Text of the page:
by Rod D. Martin
June 25, 2013

As if the striking down of pre-clearance wasn’t enough, the Supremes today struck an enormous blow for the Fifth Amendment and for private property rights.  For years various levels of government in the allegedly free country we inhabit have been depriving landowners of the use of their property without compensation.

The usual way this works (and, in point of fact, the situation in the case the Supremes decided) is as such:  EPA or similar environmental bureaucrat decides your slightly damp property — sometimes literally from temporary runoff following a storm! — is a “wetland” and subject to protection. The government then restricts the landowner from doing anything with his own land, but requires him to keep it up, make any improvements on it the bureaucracy dictates, and of course pay taxes on it.  He just can’t use it for himself.  Ever.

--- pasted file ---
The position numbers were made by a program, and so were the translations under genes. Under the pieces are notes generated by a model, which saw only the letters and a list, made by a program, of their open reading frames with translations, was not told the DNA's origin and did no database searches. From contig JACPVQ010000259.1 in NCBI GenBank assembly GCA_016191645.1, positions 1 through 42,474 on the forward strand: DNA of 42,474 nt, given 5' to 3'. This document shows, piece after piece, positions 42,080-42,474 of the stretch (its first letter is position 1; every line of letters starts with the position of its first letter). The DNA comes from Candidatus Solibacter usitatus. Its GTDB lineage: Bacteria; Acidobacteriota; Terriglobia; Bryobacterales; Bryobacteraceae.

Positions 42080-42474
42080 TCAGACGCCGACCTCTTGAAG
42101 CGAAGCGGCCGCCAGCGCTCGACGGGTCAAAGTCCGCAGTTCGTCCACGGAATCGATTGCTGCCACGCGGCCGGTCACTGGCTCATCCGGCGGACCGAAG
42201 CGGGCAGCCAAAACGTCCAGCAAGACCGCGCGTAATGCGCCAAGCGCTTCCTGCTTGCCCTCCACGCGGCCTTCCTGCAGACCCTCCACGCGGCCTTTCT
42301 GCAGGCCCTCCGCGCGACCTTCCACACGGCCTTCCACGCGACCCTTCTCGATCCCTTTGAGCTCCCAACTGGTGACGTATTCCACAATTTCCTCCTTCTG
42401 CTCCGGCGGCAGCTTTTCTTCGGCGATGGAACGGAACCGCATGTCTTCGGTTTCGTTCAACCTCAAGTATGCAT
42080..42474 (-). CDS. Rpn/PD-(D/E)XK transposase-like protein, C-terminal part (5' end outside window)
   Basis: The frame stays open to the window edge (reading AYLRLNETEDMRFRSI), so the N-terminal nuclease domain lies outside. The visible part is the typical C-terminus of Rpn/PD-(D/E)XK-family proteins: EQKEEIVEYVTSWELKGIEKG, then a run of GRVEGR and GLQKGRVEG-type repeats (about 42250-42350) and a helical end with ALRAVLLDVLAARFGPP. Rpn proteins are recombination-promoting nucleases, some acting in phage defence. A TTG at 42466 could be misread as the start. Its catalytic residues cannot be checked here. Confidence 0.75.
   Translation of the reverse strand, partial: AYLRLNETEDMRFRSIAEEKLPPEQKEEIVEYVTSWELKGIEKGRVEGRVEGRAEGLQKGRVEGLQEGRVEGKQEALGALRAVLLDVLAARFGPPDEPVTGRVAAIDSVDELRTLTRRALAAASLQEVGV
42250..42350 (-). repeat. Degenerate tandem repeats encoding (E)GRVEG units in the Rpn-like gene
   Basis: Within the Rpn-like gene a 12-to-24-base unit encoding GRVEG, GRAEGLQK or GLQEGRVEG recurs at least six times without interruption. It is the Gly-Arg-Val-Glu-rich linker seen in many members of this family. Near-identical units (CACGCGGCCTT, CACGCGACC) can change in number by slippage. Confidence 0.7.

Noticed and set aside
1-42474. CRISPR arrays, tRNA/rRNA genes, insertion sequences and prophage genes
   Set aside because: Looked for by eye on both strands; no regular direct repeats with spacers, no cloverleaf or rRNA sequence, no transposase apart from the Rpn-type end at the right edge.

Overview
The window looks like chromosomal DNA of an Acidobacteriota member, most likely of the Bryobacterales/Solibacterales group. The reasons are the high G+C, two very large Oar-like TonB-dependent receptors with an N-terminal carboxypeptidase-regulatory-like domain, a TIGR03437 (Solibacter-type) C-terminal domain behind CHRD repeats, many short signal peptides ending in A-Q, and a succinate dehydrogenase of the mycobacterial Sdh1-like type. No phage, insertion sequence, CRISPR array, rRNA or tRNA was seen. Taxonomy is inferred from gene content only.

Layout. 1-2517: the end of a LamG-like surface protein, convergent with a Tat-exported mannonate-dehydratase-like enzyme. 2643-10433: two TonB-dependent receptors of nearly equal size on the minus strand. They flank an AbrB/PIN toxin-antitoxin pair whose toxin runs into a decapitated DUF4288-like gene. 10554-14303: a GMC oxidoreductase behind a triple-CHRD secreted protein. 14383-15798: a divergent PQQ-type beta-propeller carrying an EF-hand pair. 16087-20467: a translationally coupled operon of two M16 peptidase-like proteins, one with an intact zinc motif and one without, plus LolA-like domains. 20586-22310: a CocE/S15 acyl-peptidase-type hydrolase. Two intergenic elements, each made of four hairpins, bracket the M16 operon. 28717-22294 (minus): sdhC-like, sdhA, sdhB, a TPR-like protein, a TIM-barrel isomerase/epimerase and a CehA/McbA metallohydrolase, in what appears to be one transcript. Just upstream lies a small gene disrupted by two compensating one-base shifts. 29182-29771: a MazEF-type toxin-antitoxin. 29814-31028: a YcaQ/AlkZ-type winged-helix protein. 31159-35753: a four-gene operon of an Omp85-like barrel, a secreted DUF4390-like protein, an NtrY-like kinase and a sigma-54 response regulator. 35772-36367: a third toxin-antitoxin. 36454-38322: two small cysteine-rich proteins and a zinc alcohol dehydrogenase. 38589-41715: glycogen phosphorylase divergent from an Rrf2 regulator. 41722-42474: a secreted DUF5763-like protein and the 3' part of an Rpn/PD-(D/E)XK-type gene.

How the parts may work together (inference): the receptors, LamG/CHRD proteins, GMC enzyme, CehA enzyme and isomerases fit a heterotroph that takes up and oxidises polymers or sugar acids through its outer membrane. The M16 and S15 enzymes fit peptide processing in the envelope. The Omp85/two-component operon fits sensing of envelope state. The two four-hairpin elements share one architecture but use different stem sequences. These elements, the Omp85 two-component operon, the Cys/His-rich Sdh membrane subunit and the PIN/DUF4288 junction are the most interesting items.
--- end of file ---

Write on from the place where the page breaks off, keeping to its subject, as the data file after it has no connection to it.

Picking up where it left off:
The Fifth Amendment says government can’t take your property without due process of law and just compensation, but the environmental Nazis don’t bother with niceties like that.  Unfortunately for them, a man and his father who owned just 15 acres of such land were willing to battle the full force of multiple levels of government for over 18 years to finally see victory today.

It is inspiring to see the little guys triumph.  But that, after all, is why we have a Constitution and a Bill of Rights:  to protect us, the little guy, from gargantuan powers that would crush us left unchecked.  It is sad that all too often those powers are our own leaders, those we pay to protect us.  But today, our system worked.